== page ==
On the theme of innovative church orphan ministry ventures, I’ve been impressed by a new church-based child sponsorship program launched recently by the orphan ministry at Watermark Community Church in Dallas.
Child sponsorship programs have the advantage of helping personalize the needs of children overseas by pairing individual American sponsors with specific children. This approach can be a tremendous way to help connect Americans to a real-world sense of the needs and preciousness of individual children and the joy of helping meet them, sometimes opening a door for long-term relationship as well. However, sponsorship programs sometimes have the shortcoming of being disconnected from the local church: making a sponsor-to-child connection while leaving out any element of church community on either the U.S. or the local side. (Certainly, not all sponsorship models have this weakness, but some do.)
Beau Fournet is a businessman in the finance sector and also helps lead orphan ministry at Watermark. (He’s also a member of the Christian Alliance for Orphans’ Church Orphan Ministry Council as well, and will be leading a panel at Summit VI on partnering U.S. churches with indigenous initiatives to serve orphans overseas.) Along with others at Watermark, Beau helped develop a child sponsorship model that works through their church community—pairing both individuals and the church community as a whole with local believers and churches in Africa to aid orphans.
Watermark began a partnership with its key partner ALARM (a ministry in Central Africa) in 2006 with an initial focus on equipping church and government leaders to pursue a biblical approach to leadership and conflict resolution. Early in the process, it became clear to Watermark’s leadership that a more holistic approach was required to respond more fully to the call of Scripture. This began an expansion of the ministry, first in Uganda and now in Burundi, to include providing clean water, addressing structural aspects on injustice, comforting the sexually traumatized, developing small businesses and basic education programs for widows, and caring for orphaned and vulnerable children (OVC).
Two years into the program, Watermark and ALARM are partnering to care for 600 OVC children in Uganda. The program provides school tuition, supplies, and uniforms for every sponsored child. In addition, other basic minimum needs are addressed where appropriate; for instance, homes are built for child-headed households, medication is provided for HIV-positive children, and food supplements are provided for malnourished children. A key partner in the ministry is local churches.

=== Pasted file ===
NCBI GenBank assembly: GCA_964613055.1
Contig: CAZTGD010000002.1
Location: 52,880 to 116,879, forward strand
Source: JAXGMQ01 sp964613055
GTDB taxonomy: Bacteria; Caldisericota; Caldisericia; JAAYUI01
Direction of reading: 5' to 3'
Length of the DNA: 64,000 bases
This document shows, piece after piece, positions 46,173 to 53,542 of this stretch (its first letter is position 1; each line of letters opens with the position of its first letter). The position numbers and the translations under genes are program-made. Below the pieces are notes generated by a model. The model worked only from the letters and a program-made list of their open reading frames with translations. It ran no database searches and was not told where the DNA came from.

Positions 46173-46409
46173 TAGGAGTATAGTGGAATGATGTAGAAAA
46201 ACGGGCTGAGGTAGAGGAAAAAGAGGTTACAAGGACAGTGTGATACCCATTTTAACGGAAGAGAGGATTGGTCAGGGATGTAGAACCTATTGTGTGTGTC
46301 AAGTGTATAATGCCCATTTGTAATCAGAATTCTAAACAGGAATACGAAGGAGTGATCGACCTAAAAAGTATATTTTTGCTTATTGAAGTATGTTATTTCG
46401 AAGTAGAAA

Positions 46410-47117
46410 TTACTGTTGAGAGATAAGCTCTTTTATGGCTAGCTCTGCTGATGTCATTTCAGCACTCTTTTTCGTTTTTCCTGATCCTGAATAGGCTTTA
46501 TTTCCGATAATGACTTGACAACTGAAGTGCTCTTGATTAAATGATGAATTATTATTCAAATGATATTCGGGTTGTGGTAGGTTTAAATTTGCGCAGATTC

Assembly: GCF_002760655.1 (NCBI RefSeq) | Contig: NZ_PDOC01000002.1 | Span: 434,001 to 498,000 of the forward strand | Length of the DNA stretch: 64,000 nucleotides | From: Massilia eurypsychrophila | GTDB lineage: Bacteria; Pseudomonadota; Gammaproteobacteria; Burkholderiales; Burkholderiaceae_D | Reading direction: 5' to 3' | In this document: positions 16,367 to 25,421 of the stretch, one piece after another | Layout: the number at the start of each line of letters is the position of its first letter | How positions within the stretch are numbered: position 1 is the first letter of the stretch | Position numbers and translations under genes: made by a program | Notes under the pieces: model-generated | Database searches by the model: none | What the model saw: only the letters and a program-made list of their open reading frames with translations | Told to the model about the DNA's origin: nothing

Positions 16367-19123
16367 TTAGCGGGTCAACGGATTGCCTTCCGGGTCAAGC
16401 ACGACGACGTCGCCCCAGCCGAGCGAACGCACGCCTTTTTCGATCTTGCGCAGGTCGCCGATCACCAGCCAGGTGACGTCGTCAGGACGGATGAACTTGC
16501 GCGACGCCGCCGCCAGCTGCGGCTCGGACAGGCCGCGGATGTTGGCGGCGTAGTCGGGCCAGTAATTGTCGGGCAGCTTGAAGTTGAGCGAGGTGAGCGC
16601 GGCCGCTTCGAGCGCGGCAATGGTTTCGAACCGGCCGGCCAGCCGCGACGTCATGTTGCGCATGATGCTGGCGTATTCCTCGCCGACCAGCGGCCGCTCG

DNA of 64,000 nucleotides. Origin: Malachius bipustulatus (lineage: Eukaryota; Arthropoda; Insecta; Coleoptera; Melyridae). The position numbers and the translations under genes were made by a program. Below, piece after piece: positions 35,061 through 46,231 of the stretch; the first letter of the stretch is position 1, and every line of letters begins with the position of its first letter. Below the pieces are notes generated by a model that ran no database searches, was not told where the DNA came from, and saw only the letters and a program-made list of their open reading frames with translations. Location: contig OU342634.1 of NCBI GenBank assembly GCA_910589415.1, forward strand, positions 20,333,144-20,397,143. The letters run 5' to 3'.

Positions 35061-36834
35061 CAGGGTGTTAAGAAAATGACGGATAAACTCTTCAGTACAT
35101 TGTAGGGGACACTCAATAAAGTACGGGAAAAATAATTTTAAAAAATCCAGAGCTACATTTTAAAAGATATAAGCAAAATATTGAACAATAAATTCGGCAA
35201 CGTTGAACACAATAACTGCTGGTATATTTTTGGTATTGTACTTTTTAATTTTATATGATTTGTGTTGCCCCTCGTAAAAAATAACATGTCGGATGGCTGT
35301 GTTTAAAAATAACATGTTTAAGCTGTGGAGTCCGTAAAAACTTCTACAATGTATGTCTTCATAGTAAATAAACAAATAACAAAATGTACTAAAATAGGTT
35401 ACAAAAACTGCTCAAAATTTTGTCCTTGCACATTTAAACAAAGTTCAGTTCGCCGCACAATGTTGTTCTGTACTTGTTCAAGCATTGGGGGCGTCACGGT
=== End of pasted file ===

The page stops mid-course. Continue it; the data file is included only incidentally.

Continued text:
In addition to local churches assisting in the identification of those children most in need, mentors are identified at local church partners and then hired and equipped to disciple the children and address other needs of families in the program. For instance, mentors train the older children to resolve conflict biblically, share the gospel with children and their families (many do not come from Christian homes), and work with the children to identify any trauma that needs to be addressed. The program has hired 28 mentors to disciple the children, and each child is visited multiple times per month, through school, church, and the home. In addition, there are a handful of events each year that bring all of the children in each town together, such as VBS type program, holiday parties, and education classes.
Watermark and ALARM are jointly developing a number of new training classes and programs to send Watermark leaders to Africa to teach and encourage the four key constituents of the program: the children, the mentors, the custodians/parents, and the local church leadership.
The OVC care will continue to be integrated with and rely upon other aspects of the ministry. For instance, providing water wells in communities frees up the time a child previously spent walking hours per day to attain clean water, and this is as important and tuition funds in allowing a young girl to begin attending school for the first time. In addition, the trade school recently built by Watermark and ALARM will provide the children graduating from high school an opportunity to further their education.
So how does this personally impact individual members at Watermark? In the early stages, the program was fully funded through the general operating funds of the church. However, in early 2009, the church leadership identified an opportunity to allow each child to be individually sponsored by a member at Watermark, proving an ongoing experience that would directly impact 500 families at the church through the use of their time, talents, and treasures. This led to the launch of a new orphan sponsorship site, http://watermarkworldwide.com/ where members are now sponsoring and praying for individual children in the program. Click here to watch a video about the program.
This model may not work for every church, but it is yet another great example of creative, entrepreneurial approaches to helping American believers care for orphans in their distress in and through the local church.